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ATTENTION TO DETAIL
ATTENTION TO DETAIL
Through all the hardships he endured and the adversity he faced, Fred VanVleet always bet on himself. The giant ring on his finger tells you all you need to know.
MAX RESETAR

IT’S ALL IN THE DETAILS. There’s a big-ass Raptors logo on the back of this satin bomber jacket, one that reads, “The Best in the World, 2019 Champions.” An OVO Owl sits on the left breast pocket, while another Raptors logo is stitched on the right arm, trailed by the entire roster from last year’s squad. Then, on the left arm, the Canadian and American flags sandwich four words: “Steady Freddy, AKA ‘Twin.’”

The jackets were gifted to Fred VanVleet and his teammates from Drake after they took down the Bucks, Sixers and Warriors last season. And whether Drake calls him “Twin,” “Steady Freddy” or “Champ,” the respect is there. VanVleet has earned the love of Drizzy and every other Raptors fan in the world. Because his game is in the details.

A clutch three. A body-to-body layup. A pick-and-roll pocket dime. An extra swing pass. A perfect ball-denial defensive possession.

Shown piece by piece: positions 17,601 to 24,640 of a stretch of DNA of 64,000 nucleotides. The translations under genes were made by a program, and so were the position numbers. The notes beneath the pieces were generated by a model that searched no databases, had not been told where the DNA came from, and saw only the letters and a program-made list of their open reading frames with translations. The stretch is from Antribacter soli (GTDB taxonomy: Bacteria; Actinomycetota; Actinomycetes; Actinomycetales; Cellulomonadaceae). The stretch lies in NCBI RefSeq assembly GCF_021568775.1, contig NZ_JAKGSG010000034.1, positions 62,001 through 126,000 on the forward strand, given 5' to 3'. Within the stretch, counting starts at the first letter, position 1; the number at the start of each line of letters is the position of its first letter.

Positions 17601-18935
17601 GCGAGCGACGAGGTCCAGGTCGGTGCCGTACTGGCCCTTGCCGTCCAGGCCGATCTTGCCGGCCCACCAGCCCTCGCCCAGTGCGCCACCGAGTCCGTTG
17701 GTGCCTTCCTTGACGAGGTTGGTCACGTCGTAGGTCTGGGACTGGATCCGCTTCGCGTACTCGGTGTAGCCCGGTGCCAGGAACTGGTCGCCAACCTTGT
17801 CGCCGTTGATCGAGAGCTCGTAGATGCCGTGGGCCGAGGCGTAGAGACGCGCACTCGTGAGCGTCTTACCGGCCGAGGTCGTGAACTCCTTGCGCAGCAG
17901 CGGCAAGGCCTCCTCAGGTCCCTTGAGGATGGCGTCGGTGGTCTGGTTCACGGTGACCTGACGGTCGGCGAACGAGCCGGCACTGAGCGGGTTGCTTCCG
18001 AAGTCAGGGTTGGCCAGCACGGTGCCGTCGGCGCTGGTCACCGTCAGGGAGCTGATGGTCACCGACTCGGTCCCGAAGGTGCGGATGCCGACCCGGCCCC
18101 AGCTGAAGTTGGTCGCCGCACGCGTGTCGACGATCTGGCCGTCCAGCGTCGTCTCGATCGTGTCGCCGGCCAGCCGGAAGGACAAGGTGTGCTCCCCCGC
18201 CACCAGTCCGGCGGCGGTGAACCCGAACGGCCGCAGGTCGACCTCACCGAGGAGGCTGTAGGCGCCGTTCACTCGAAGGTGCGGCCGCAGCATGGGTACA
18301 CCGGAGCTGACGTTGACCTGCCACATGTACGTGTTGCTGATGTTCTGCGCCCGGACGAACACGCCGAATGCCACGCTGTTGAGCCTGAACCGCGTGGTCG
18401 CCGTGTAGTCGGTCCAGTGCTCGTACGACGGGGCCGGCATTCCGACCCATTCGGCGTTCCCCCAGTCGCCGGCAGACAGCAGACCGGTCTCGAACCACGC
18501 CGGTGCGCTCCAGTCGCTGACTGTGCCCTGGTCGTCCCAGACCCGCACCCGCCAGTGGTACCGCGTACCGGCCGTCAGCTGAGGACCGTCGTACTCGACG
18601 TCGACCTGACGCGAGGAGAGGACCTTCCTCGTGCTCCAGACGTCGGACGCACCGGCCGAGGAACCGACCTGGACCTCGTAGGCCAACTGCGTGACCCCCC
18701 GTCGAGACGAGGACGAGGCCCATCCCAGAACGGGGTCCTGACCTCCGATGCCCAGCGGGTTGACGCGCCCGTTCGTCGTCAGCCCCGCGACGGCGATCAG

That’s where Fred VanVleet makes his money, doing the things that show up on the highlight reels and everything else that doesn’t. It might look like the 25-year-old came out of nowhere to become a key hitter for the reigning champions, but his devotion to play the game isn’t anything new. This is a 20-year journey.

“I hoop just for the love, man,” VanVleet tells SLAM. “I’ve had a desire to play basketball since I can remember.”

VanVleet’s life kicked into high-gear when he was only 5 years old. His father was murdered that year, which was also when he remembers starting to fall in love with hoops. He only ever wanted to be outside with his older brother, Darnell, getting shots up. He details how much of his childhood in Rockford, IL was spent facing difficult circumstances, and how even when he and his brother were young, they’d see things that kids shouldn’t ever have to see.

We’re with VanVleet at a hotel just outside of Toronto on a bitterly cold day in January. The sky is grey, white snow flurries dot the air and the wind bites with every new breeze that rolls through. The champ’s words about his hometown come slowly, pointedly, ringing with weight all these years and miles and memories later. Rockford, for all of the hardships, is home for him. And home, through all of the pain, is home because it’s where his dreams started.

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March - April 2020